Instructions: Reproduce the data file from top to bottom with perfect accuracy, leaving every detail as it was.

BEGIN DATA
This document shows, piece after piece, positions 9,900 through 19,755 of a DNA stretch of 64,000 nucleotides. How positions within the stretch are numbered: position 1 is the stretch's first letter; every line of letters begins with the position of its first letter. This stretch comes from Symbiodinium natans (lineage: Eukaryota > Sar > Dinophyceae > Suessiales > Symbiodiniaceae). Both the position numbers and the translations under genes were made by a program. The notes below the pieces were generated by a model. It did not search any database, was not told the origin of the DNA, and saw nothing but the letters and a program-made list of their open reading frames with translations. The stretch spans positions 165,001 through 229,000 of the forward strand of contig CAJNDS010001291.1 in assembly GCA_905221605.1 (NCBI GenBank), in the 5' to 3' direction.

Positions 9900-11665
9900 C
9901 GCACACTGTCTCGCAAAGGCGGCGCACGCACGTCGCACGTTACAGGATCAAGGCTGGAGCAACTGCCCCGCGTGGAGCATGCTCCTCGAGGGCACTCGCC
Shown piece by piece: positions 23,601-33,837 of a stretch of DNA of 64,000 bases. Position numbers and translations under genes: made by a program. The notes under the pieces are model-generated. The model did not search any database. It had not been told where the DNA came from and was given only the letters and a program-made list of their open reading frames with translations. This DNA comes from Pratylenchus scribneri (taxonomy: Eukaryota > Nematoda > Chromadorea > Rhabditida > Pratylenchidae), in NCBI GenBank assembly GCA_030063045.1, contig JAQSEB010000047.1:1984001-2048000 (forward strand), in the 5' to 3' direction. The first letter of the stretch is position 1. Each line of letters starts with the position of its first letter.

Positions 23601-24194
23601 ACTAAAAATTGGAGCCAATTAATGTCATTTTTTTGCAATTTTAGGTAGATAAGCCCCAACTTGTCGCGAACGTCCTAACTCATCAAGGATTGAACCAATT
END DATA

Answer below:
This document shows, piece after piece, positions 9,900 through 19,755 of a DNA stretch of 64,000 nucleotides. How positions within the stretch are numbered: position 1 is the stretch's first letter; every line of letters begins with the position of its first letter. This stretch comes from Symbiodinium natans (lineage: Eukaryota > Sar > Dinophyceae > Suessiales > Symbiodiniaceae). Both the position numbers and the translations under genes were made by a program. The notes below the pieces were generated by a model. It did not search any database, was not told the origin of the DNA, and saw nothing but the letters and a program-made list of their open reading frames with translations. The stretch spans positions 165,001 through 229,000 of the forward strand of contig CAJNDS010001291.1 in assembly GCA_905221605.1 (NCBI GenBank), in the 5' to 3' direction.

Positions 9900-11665
9900 C
9901 GCACACTGTCTCGCAAAGGCGGCGCACGCACGTCGCACGTTACAGGATCAAGGCTGGAGCAACTGCCCCGCGTGGAGCATGCTCCTCGAGGGCACTCGCC
Shown piece by piece: positions 23,601-33,837 of a stretch of DNA of 64,000 bases. Position numbers and translations under genes: made by a program. The notes under the pieces are model-generated. The model did not search any database. It had not been told where the DNA came from and was given only the letters and a program-made list of their open reading frames with translations. This DNA comes from Pratylenchus scribneri (taxonomy: Eukaryota > Nematoda > Chromadorea > Rhabditida > Pratylenchidae), in NCBI GenBank assembly GCA_030063045.1, contig JAQSEB010000047.1:1984001-2048000 (forward strand), in the 5' to 3' direction. The first letter of the stretch is position 1. Each line of letters starts with the position of its first letter.

Positions 23601-24194
23601 ACTAAAAATTGGAGCCAATTAATGTCATTTTTTTGCAATTTTAGGTAGATAAGCCCCAACTTGTCGCGAACGTCCTAACTCATCAAGGATTGAACCAATT